Last weekend, I brought Edison to National Museum of Singapore for the first time, and we had such a delightful time there. The weather is SO warm to stay outdoor these days, but yet the malls are often too packed for our liking. And so, visiting the museum sounds like a perfect idea! 🙂
Singapore is blessed with a wide variety of museums, be it big or small. They teach families about science, arts, history, culture, and so much more. They also offer opportunities for families to enjoy quality, fun time together. Especially for children, the educational benefits of visiting museums go beyond reinforcing the lessons they learn in school.
National Museum of Singapore is more than just historic artefacts and school excursions. Much to my surprise, the museum has SO much more to offer. It’s informative for the adults, interactive for the kids, and certainly a vibrant space where history comes alive. Here are 5 good reasons why you should visit National Museum of Singapore.
1. It’s FREE!
I’ll be honest – what’s more attractive than free admission, haha! 😉
Since 18 May 2013, National Heritage Board (NHB) offers free admission for Singapore citizens and PRs to 8 museums and Heritage Institutions all year round. Through free admission, NHB hopes to give us greater access to our National Museums and Heritage Institutions.
For special exhibitions where there is an admission fee, NHB will continue to offer free admission for citizens and PRs who are students, teachers, senior citizens and NSFs as well as children of 6 years of age and under. You just have to bring your NRIC / staff pass / student pass as proof of identification.
2. Great introduction to Singapore history
On Level 1, there’s a permanent gallery called Singapore History Gallery that showcases artefacts and development of Singapore through 4 time periods – Singapura (1299 to 1818), Crown Colony (1819 to 1941), Syonan-To (1942 to 1945), and Singapore (1946 to present).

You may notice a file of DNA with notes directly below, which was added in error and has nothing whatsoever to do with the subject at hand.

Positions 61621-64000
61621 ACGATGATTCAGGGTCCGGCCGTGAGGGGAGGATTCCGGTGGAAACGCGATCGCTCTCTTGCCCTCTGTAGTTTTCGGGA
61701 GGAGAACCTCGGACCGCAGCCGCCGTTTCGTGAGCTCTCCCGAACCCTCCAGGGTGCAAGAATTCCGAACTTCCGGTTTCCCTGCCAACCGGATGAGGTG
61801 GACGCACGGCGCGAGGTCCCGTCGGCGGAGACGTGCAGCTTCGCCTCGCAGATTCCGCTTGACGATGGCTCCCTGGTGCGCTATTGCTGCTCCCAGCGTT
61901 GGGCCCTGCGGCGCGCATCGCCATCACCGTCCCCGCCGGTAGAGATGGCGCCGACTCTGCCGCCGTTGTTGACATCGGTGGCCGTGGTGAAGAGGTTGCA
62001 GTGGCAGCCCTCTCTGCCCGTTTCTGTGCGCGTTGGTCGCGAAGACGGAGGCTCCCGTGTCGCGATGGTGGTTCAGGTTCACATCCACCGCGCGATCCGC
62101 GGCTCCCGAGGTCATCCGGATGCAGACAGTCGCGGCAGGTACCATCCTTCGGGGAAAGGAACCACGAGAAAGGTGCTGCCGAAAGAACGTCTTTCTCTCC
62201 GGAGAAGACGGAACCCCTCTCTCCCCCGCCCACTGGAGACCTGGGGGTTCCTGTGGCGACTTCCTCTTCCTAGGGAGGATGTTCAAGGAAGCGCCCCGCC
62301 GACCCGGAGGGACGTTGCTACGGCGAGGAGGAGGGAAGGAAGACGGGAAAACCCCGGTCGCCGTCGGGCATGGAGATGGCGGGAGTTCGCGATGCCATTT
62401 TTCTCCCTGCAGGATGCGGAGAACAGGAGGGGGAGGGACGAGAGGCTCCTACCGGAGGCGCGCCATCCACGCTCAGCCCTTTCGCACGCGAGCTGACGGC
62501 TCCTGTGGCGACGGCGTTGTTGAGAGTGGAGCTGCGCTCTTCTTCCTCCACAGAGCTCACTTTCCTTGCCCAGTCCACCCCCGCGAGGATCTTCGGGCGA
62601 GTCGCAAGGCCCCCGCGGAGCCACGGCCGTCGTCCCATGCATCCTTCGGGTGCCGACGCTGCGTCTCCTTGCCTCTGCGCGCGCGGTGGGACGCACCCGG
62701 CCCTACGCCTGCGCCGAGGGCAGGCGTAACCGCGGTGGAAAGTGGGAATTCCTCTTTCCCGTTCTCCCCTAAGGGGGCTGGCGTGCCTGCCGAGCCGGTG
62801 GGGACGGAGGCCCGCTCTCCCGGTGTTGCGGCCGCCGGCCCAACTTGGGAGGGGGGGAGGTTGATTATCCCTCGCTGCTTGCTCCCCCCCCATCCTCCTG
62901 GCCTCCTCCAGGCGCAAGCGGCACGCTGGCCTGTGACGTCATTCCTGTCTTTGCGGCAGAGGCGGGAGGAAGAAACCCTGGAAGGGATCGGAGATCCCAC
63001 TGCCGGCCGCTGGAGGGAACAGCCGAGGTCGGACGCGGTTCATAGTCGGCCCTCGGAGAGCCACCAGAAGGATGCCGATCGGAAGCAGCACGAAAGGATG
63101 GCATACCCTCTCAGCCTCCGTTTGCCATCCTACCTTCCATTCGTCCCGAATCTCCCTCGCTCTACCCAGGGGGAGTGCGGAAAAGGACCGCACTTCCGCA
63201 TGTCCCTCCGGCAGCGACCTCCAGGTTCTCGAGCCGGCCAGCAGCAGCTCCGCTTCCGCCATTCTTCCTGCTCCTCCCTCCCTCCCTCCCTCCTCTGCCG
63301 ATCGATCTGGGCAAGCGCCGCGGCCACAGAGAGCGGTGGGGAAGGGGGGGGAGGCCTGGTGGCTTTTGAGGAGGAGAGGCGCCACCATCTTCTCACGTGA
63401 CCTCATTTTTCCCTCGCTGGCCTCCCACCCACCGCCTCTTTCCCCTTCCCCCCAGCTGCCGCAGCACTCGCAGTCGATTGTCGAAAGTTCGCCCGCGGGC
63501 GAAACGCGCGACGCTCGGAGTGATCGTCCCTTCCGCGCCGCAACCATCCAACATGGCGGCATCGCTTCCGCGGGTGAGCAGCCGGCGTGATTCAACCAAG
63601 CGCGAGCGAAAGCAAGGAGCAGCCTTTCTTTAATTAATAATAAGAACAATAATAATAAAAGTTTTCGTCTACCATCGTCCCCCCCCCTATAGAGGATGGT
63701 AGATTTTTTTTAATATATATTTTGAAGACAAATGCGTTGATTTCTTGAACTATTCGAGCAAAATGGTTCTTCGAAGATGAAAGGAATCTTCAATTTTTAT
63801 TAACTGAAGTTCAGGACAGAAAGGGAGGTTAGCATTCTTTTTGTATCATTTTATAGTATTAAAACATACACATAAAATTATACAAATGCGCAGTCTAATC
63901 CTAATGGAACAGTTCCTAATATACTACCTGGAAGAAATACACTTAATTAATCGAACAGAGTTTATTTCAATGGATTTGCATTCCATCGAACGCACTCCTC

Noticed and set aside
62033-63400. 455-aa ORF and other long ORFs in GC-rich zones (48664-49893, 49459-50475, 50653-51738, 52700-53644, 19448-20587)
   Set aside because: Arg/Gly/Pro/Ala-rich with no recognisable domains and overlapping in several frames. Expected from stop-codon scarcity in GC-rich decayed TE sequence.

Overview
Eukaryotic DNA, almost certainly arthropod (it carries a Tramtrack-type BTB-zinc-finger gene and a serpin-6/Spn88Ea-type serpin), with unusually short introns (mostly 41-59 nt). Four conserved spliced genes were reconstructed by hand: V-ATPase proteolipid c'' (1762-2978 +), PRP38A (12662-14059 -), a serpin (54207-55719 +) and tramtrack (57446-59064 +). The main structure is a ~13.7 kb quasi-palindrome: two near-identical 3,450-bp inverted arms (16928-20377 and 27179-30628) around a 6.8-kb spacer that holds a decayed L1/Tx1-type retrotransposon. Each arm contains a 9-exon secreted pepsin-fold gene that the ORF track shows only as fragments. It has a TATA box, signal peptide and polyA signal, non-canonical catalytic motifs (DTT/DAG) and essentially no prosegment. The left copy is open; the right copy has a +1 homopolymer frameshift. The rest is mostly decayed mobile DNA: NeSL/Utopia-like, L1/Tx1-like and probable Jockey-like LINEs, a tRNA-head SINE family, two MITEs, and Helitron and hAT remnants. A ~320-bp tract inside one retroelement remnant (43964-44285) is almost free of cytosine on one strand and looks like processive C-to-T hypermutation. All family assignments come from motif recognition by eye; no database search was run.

At the entrance, you’ll be greeted by Singapore Stone that contains some Sanskrit words that have never been fully deciphered. The stone was dated from the 10th to 14th centuries. Then, you’ll be transported to the Crown Colony where Sir Stamford Raffles and Major William Farquhar arrived in Singapore in 1819.
This night-soil bucket caught Edison’s attention. After this visit, he knew how people used to dispose their poop before the first sewerage scheme was started in Singapore.
Syonan-To marks the fall of Singapore to Japanese troops, and it’s also one of the darkest periods in Singapore’s history. There’s a Japanese tank on display at this area. Even though it’s just a replica, it never fails to excite Edison who is a huge fan of tanks.
A 1-1 scale replica of a Type 95 Ha Go Japanese tank used during World War II. It was constructed for Tom Hanks’ and Steven Spielberg’s television mini-series, The Pacific (2010)
He spent the longest time here, trying to read and analyse how strong the Japanese army was as compared to their allies.
At the last time-period, it covers highlights of our history from 1946 to present day. Here, you can watch one of the most iconic moments in our history where Mr Lee Kuan Yew cried on national broadcast as he spoke about the separation of Singapore from Malaysia.